A man in his 60s recently called me to discuss legal representation. He told me that he had been injured in a fall at Kindred Hospital facility located in the Houston area.
Kindred has a number of facilities in Harris County that are transitional care or rehabilitation hospitals. Typically, patients go to a Kindred hospital after they have had a serious surgery at a regular hospital and need rehabilitation and therapy, or just more time to get better.
That is what happened with the man who called me. I will call him George in this article.
George had been in a car accident and had to have spinal surgery on his back, having fusion of his cervical and thoracic vertebrae from C-1 all the way down to T-4. That tells you that he had been in a bad wreck and had a terrible injury. He spent over two weeks at the hospital and then was transferred to Kindred for rehabilitation.
As you can imagine, George was on a lot of powerful painkillers, like oxycodone, for quite a while after his back surgery. His medications made him dizzy, lightheaded, and confused.
When George was admitted to Kindred, he was given a special bracelet that identified him as a fall risk. That means that he needed extra attention and help to prevent him from falling. After all, he had just gone through a painful spinal surgery and was on strong pain medications that made him a bit loopy.
Within 24 hours of being admitted to Kindred, George buzzed and asked a nurse for assistance. The nurse took him to the bathroom and left him there. While the nurse was gone, he fell down and broke the hardware that the spinal surgeon had put in place for his fusion.
Yes, within 24 hours of becoming a patient at Kindred, George was left alone and seriously injured in a fall.
George’s surgeon told him that the only way to fix it is to connect the fusion hardware to his skull. He is in terrible pain now, but if he goes back to surgery he will never be able to bend his head down or look down.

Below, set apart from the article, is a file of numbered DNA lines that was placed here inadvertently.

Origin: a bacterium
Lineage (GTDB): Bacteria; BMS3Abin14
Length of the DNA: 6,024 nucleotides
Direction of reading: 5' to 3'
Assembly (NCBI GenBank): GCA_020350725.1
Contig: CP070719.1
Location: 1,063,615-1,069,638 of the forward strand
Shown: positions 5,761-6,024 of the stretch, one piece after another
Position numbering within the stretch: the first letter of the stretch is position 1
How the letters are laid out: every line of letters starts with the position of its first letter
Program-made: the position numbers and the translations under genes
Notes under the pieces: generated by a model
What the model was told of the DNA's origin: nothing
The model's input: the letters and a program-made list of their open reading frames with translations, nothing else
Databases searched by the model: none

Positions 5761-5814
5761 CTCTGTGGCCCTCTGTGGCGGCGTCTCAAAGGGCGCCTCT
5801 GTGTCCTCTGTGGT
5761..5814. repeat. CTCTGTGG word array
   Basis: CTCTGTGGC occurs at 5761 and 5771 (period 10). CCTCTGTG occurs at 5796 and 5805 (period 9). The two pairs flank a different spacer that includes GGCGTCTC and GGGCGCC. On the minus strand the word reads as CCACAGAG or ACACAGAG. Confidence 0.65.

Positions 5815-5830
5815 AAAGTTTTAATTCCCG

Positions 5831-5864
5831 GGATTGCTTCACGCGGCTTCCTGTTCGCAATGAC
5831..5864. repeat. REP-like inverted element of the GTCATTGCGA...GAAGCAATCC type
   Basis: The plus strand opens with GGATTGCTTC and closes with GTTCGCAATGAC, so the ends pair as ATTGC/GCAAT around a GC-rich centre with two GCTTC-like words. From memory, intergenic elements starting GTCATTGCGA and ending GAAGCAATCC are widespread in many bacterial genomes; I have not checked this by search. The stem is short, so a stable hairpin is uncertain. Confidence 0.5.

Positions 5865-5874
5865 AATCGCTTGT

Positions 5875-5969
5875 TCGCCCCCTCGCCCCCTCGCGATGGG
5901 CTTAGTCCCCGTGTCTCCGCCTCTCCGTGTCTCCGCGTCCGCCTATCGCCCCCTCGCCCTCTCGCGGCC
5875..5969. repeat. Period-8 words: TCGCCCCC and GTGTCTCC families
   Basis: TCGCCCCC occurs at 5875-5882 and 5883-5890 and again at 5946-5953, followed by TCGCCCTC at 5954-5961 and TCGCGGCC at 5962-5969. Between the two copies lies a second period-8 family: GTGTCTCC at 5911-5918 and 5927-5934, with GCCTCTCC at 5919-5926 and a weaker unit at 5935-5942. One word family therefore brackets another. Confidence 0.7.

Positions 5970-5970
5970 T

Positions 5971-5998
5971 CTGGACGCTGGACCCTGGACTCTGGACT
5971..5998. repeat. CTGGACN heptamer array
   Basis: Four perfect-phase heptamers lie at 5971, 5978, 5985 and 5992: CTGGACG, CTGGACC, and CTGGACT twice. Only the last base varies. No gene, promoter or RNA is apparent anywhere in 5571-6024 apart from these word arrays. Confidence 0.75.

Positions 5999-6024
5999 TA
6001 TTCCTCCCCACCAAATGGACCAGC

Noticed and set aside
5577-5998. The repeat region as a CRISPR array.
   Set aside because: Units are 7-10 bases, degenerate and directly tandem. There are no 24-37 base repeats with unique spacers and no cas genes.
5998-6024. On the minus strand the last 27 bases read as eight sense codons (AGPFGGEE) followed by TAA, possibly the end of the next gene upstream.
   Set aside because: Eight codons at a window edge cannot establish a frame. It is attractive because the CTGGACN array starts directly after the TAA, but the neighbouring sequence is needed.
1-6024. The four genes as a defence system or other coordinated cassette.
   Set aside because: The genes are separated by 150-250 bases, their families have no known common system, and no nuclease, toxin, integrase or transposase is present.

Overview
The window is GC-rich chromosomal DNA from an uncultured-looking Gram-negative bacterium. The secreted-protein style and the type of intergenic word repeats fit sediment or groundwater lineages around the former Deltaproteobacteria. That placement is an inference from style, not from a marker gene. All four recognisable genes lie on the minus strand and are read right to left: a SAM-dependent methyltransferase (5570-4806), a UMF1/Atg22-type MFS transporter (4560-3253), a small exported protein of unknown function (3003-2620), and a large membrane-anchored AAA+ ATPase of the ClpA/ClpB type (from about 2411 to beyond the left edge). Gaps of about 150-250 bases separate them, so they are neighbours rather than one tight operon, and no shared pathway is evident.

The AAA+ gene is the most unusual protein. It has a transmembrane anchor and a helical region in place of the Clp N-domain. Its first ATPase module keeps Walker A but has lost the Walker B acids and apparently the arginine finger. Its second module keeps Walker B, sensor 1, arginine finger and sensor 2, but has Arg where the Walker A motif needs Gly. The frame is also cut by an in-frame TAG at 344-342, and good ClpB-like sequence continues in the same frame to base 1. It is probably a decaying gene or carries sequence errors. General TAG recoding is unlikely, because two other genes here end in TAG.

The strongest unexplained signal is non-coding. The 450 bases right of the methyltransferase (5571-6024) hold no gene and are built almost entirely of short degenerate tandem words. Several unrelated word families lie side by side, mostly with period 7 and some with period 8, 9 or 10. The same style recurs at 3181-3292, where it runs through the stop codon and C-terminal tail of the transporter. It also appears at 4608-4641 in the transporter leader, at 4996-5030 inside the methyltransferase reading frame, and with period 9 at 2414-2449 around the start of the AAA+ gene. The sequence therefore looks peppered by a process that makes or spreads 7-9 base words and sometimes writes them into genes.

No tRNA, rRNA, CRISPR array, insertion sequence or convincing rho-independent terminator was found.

Falls should never happen in a hospital
The Joint Commission is an organization that accredits hospitals, skilled nursing homes, and rehabilitation hospitals. As a part of that process, each year it publishes National Patient Safety Goals.
For 2017, The Joint Commission’s Nursing Care Center National Patient Safety Goal number 9 is to reduce the risk of patient and resident harm resulting from falls.
For years now, The Joint Commission has considered patient falls to be sentinel events. That means it is something very serious that should not have happened in the first place.
Research shows that thousands of patients fall in hospitals each year, with 30-50% of those falls injuring the patient.
The Joint Commission reports that falls with serious injury are consistently among the Top 10 sentinel events reported each year. Of the falls with serious injuries that were reported, an astounding 63% of the patients resulted in death, with the remaining having serious injuries.
Because we are just getting started in our investigation of George’s case, it is impossible to say for sure why his nurse took him to the bathroom and then left the room.
The Joint Commission has identifies two common contributing factors to patient falls that may have had a role in George’s fall.
One possibility is that the nurse was overworked. We will be looking into the staffing levels and patient census. How many patients was that nurse responsible for on the shift when George fell?
Another possibility is that the nurse was not properly trained. It is clear that someone at Kindred knew that George had a risk of falling, because they put a fall risk bracelet on his wrist. But whether Kindred provided this particular nurse with the practical training that she needed to prevent falls is another thing that we will investigate.
Painter Law Firm is here to help
If you or a family member has been seriously injured in a fall at a hospital, skilled nursing home, or rehabilitation facility, the experienced medical malpractice lawyers at Painter Law Firm are here to help. Call 281-580-8800 for a free consultation.